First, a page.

Hoskins Cocktail

November 18th, 2010  |  Published in amaro, fall, gin, liqueur, recipes, seasonal, thanksgiving  |  4 Comments

So it appears that when it comes to Thanksgiving cocktails, my immediate impulse is to post drinks that are brown with an orange garnish. Something to do, I suppose, with the brown-and-orange turkeys we used to make in elementary school around this time of year. Or perhaps just because in California we have no real seasons, so our fall is the brown and orange-gold of fire season, rather than the jewel-toned ruby and topaz autumn of those regions where the leaves change.

Which is not to say that California can’t turn out a delicious fall cocktail, like this gem from our dear friend Chuck of Looka!/The Gumbo Pages. Though Chuck is a New Orleanian in his heart, he pays his taxes to the state of California and we long ago adopted him as one of us—a theme which is important to the genesis of the Hoskins. Named for Chuck and Wes’ dear friends Fiona and John of Shropshire, we were introduced to this drink on one of our first visits to Chuck and Wes’ intensely awesome home bar; in the intervening years we’ve come to know John and Fiona through the stories we’ve heard and the many fine Hoskins Cocktails we’ve enjoyed. Though the Hoskins’ won’t be celebrating across the pond next week, their namesake is absolutely perfect for Thanksgiving, as we all give thanks and enjoy the company of our friends and families.

2 oz gin (Chuck calls for Plymouth, I used Citadelle because I’m a rebel and I ain’t no good)
¾ oz Torani Amer
½ oz maraschino
¼ oz Cointreau
dash orange bitters

Add all ingredients to an ice-filled mixing glass and stir well. Strain into a chilled cocktail glass, flame an orange peel over the top, garnish with the peel and serve.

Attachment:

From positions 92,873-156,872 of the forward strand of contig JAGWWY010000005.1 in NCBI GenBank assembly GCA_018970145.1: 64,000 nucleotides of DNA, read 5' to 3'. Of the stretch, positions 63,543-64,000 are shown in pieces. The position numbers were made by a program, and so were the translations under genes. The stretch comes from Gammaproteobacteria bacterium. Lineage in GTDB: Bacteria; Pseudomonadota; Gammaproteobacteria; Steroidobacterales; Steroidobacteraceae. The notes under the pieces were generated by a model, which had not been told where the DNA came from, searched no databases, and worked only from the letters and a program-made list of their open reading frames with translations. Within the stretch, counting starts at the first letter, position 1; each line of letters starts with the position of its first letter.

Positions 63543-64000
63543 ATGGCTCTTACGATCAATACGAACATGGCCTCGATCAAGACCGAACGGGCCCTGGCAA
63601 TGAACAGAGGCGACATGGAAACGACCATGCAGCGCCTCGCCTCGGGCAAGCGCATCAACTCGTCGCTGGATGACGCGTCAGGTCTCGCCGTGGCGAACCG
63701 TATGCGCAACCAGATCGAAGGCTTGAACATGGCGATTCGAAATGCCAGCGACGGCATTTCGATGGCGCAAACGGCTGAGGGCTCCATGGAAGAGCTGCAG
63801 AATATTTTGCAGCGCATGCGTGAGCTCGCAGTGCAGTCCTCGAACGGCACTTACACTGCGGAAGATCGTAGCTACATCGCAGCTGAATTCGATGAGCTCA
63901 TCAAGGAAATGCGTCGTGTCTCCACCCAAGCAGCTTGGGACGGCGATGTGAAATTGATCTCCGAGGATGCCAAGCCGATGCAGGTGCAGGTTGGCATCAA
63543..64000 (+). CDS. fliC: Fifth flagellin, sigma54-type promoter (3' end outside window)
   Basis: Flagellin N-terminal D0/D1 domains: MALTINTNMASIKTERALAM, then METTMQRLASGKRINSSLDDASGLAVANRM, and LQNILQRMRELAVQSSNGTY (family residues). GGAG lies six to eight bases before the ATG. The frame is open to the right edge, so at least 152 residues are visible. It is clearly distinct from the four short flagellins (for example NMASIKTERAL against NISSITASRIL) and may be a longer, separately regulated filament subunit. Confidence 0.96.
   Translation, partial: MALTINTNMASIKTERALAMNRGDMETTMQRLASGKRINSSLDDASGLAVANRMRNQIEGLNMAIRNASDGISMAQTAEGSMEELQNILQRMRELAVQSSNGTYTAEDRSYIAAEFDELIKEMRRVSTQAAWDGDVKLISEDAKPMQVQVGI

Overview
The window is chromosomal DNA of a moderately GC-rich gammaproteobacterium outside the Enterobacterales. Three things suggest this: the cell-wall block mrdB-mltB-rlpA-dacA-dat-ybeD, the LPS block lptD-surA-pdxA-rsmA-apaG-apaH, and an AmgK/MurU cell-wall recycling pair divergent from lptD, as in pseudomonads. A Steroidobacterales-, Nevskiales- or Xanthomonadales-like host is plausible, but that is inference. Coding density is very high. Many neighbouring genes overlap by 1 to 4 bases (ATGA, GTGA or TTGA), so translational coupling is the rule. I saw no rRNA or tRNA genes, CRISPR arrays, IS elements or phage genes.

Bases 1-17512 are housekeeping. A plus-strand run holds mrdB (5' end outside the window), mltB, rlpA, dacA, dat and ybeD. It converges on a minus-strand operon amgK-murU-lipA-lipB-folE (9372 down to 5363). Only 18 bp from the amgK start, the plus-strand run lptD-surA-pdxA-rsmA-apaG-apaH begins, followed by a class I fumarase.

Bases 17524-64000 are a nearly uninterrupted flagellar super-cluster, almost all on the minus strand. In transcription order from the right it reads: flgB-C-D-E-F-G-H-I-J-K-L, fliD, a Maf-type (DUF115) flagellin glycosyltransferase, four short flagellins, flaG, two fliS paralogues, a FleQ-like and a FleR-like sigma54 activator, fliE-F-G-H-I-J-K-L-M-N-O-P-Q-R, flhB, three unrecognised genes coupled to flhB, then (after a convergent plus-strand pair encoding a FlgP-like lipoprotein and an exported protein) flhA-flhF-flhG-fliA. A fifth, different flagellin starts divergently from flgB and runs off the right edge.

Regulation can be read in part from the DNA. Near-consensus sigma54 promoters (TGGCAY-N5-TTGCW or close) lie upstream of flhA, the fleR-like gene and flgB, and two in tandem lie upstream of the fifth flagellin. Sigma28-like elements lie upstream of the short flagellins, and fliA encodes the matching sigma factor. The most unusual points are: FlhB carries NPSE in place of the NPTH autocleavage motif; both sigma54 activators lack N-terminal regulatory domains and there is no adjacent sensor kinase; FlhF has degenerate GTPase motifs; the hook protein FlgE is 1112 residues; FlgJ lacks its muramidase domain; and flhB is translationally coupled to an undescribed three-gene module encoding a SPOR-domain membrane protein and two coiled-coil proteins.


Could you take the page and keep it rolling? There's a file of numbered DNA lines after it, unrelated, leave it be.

Aside from the fact that this cocktail is delicious, it has the added bonus of introducing the element of danger to your holiday festivities through the careful application of fire. Flaming an orange peel is a simple procedure but one that takes some practice, so don’t try to learn while you’re actually serving the drinks—the oils in the peel flare up a bit, so I wouldn’t recommend trying this for the first time in front of company. It is easy enough to do once you get the hang of it, though, so don’t let a little bit of fire stop you! The ingredient list is simple enough, but the cocktail has the most wonderful floral notes I’ve found. The combination of the maraschino and Cointreau does something absolutely lovely, while the Torani keeps the drink from becoming too sweet. The final note of the orange oil adds just a little pop of citrus, bringing the drink to an entirely other level. It’s absolutely sublime, but still assertive enough to stand up to the richness of the Thanksgiving table. Try it with dinner—you won’t be disappointed!

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  1. Greg Harned says:

    November 18th, 2010at 10:32 pm(#)

    This is a great use of Torani Amer. Thanks for the post!

  2. Marleigh says:

    November 19th, 2010at 3:55 pm(#)

    Thanks Greg! It really is just a delightful little drink, and I’m happy to be able to put Torani to more use in it as well.

  3. Tiare says:

    November 21st, 2010at 9:33 am(#)

    I wonder how navy strength Plymouth would do in this cocktail?
    Great picture!

  4. Tony Harion says:

    December 1st, 2010at 6:59 pm(#)

    Oh man! Your pictures keep impressing me every time! Great job!

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